For Old Testament this semester, I had to complete a 12-page exegesis on some passage of 15 verses or so from Genesis through 2 Kings. Given that I have always enjoyed the story of Joseph, I chose the pericope of the young, svelte servant man and his master’s wife. You are reading Part 3 of that study. Enjoy!
Part 1 | Part 2 | Part 3 | Part 4
5. Commentary Body (v. 1-9)
Verse 1 In reconnecting readers with the end of Genesis 37, Joseph is transferred from the hands of the Ishmaelites to Potiphar, for whom the verse ascribes an unusual amount of descriptors. While it would seem obvious that an officer of Pharaoh would be an Egyptian, this could be specified “because there were non-Egyptians in service to the Egyptian court, as indeed Joseph will shortly be.” A more likely possibility is that Potiphar and, by association, his house, are identified as Egyptian “to be played off against [Potiphar’s wife’s] derogatory identification of Joseph as ‘a Hebrew man’” in her accusation that follows (Gn 39:14). As such, this reversal of status from Abraham and Hagar sets the social stage not only for the chapter to come, but also for the events leading up to the exodus from Egypt.
Verse 2 Yahweh, the personal name for Joseph’s god, is used here for the first of eight times in thirteen verses. Each time, Yahweh is named to indicate divine presence with or blessing upon Joseph, though the name is never spoken in conversation and should be appropriately understood as originating from the perspective of the narrator. Certainly, if Yahweh spoke directly to Joseph to indicate his presence, the narrator would be sure to indicate as much. As it stands, however, “the repetitious use of the phrase imparts coherence and meaning to what superficially appear to be merely random events.” Therefore, because God was with Joseph, he became a successful slave inside Potiphar’s house, where it was more likely that his good works could be observed by the master and his inner circle.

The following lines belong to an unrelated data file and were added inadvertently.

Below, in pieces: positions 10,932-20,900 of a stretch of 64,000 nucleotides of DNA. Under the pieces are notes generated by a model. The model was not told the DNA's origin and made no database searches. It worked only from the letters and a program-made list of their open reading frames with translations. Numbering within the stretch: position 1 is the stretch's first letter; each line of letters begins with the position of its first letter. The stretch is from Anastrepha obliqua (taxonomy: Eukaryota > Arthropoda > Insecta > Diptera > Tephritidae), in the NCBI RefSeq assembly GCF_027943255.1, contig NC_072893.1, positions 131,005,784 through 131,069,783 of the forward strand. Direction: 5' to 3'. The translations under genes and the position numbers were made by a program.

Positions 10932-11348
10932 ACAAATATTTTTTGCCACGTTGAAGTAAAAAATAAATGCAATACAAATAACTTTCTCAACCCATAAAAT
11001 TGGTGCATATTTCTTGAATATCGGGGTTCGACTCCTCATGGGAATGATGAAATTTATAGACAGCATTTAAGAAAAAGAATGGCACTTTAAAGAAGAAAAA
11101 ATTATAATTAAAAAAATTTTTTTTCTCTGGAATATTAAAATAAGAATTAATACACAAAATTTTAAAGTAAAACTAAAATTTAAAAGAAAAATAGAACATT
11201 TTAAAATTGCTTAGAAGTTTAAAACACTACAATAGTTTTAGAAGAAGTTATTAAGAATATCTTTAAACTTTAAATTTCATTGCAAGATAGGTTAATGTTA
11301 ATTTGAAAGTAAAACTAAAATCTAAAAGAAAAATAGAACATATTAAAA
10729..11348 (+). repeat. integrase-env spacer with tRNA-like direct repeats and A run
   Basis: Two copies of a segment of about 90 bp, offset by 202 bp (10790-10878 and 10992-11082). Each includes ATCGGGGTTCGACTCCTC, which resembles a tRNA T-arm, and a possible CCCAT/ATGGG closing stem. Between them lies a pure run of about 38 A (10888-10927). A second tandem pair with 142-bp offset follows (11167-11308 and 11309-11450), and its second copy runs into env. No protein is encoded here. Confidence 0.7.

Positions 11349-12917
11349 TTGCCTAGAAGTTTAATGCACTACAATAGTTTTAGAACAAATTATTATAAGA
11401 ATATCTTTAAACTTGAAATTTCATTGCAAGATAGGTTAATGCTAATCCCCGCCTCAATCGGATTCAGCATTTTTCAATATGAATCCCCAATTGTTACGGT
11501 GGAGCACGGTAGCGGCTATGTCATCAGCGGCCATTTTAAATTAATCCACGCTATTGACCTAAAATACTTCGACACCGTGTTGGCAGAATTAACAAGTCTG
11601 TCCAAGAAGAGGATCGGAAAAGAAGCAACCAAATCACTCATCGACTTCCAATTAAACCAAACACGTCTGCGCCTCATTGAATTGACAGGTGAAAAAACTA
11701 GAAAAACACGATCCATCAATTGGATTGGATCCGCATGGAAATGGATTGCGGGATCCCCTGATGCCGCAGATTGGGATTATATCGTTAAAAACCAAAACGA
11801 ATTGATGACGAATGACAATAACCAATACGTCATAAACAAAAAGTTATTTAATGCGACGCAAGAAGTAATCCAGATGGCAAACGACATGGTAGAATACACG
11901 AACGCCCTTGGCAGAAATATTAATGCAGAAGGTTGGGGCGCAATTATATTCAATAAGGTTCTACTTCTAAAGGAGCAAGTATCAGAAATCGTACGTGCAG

Perhaps the attribution of Yahweh’s presence with Joseph, which could have only come from a backward-looking overview of the pericope, was necessary given that this is the “first revelation of God in any Egyptian circle.” With Joseph alone in a foreign land, and for God to fulfill his covenant with Abraham, his “special care and protection” was the only impetus that could secure success for Joseph, the favor of Potiphar and protection over Jacob’s house from eventual hardship.
Verse 3 This verse is highlighted by the somewhat preposterous notion that Potiphar himself observed Yahweh’s divine presence unto Joseph. Rather specifically, the narrator does not say just that Potiphar “sees that Joseph has a golden touch”; instead, the narrator ascribes Potiphar a unique awareness among non-Israelites of Yahweh’s presence. The verse also makes dual use of the “lexicalized metaphor” of body parts and bodily function—Potiphar perceives with his eyesight that Yahweh is with Joseph, and matters in Joseph’s hand are made successful by Yahweh.
Verse 4 The narrator essentially repeats verse 3, adding only that Potiphar becomes fond enough of Joseph’s success to promote him as an overseer of the entire estate. The verse again contains mentions of both eyes and hands, specifically that all things owned by Potiphar are given into Joseph’s hands, and that Joseph’s favor comes as a result of the perception of Potiphar’s eyes. In doing so, the author is cleverly hinting at what will befall Joseph when “the master’s wife becomes obsessed with him.” For Joseph, the eyes of Mr. and Mrs. Potiphar are both a blessing and a curse.